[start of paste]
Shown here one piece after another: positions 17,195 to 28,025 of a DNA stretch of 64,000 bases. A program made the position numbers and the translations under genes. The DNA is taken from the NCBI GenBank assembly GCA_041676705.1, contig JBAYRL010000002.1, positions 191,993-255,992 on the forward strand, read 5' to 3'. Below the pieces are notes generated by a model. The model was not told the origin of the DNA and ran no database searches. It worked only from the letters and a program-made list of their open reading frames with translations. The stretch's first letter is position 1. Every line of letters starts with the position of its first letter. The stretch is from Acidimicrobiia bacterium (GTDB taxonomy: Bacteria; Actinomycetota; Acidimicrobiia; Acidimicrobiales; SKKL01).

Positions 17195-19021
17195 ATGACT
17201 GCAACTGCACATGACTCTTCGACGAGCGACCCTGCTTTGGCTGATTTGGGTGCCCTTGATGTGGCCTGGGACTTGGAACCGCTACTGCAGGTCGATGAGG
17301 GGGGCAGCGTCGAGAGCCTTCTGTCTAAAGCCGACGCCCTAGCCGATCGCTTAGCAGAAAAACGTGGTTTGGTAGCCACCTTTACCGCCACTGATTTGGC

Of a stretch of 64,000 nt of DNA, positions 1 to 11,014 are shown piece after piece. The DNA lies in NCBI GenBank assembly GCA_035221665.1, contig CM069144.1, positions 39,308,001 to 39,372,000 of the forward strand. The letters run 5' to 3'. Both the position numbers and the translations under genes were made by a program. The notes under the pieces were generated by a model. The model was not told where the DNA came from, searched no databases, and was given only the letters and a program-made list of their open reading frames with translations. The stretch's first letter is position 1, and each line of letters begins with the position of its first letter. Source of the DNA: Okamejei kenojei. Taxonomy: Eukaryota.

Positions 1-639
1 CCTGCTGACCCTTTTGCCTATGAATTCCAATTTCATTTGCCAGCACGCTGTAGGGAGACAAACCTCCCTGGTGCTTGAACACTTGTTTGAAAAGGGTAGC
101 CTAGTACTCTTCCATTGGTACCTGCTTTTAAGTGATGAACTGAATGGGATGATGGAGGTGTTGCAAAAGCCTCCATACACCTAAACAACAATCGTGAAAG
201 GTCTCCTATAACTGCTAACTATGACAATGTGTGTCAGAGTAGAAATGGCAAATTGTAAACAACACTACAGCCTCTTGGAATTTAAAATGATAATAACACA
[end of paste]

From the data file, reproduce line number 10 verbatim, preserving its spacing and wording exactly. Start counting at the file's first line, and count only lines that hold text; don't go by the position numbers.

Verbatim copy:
201 GTCTCCTATAACTGCTAACTATGACAATGTGTGTCAGAGTAGAAATGGCAAATTGTAAACAACACTACAGCCTCTTGGAATTTAAAATGATAATAACACA